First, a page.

How to Handle Bullies in Nursing
Marijke Durning | NursingLink
Bullies and Bullying
Physical bullying, the kind we often associate with the schoolyard, is not usually associated with workplace bullying, but it does happen. A hard “nudge” as someone passes you in the hall, or having objects thrown at you, are examples of physical bullying. However, in the hospital and on the job, it’s mostly emotional or psychological bullying that takes place.
Emotional or psychological bullying includes verbal abuse, threatening behavior, humiliation, intimidation, or even workplace sabotage. Bullying is a way to cause harm to someone, physically and emotionally. In 1999, the International Labor Organization (ILO) included bullying in their definition of workplace violence.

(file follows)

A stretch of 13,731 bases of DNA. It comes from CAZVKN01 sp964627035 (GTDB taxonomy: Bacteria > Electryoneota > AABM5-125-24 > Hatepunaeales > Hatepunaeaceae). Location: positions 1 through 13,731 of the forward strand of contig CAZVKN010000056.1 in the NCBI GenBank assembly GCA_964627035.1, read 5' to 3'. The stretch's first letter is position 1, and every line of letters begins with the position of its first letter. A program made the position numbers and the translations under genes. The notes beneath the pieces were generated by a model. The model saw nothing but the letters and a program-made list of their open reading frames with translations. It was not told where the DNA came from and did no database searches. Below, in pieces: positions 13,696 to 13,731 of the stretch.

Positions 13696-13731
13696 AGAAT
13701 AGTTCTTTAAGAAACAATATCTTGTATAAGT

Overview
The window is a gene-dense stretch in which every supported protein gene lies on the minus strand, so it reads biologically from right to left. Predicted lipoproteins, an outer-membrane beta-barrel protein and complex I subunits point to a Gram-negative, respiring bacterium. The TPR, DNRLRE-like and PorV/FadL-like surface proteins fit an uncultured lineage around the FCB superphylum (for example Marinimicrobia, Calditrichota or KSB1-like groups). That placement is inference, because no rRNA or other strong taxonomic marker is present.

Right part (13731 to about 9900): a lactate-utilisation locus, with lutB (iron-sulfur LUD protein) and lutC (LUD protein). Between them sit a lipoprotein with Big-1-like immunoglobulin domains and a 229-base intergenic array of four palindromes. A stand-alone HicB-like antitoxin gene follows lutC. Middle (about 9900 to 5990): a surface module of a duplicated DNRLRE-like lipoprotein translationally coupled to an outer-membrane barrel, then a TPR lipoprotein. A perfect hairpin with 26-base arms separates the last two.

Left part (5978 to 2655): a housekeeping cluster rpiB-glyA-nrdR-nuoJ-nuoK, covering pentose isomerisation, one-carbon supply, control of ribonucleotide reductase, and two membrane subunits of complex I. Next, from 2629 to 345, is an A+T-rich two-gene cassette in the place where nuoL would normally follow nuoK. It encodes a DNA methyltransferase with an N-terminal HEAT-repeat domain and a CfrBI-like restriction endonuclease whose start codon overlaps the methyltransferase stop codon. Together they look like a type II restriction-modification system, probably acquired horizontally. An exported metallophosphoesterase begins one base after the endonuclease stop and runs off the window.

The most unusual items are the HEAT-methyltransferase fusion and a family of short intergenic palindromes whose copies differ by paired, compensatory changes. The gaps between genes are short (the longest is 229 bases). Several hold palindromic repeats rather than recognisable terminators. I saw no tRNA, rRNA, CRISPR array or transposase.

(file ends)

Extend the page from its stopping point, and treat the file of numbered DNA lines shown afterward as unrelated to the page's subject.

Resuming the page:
The Merriam-Webster dictionary defines a bully as someone who is “habitually cruel to others who are weaker.” And it’s very easy to be cruel without being big and physically tough.
Not all bullies are as obvious as a physical shove, or abusive behavior. Some people bully without outwardly appearing like one. They pick their victims behind closed doors, singling them out as easier targets.
Why Do Bullies Bully?
There are many theories about why people become bullies. One of the most common theories is that bullies don’t have a lot of self-esteem. By picking on someone, whether it’s their looks, personality, or work ethic, the bully builds himself up.
Other research disputes this idea, arguing bullies have a healthy level of self-worth and bullying is just a way to gain power over someone else. Or, bullies may act out because they feel inadequate, weak, or incompetent, and are trying to put the focus on someone else’s shortcomings.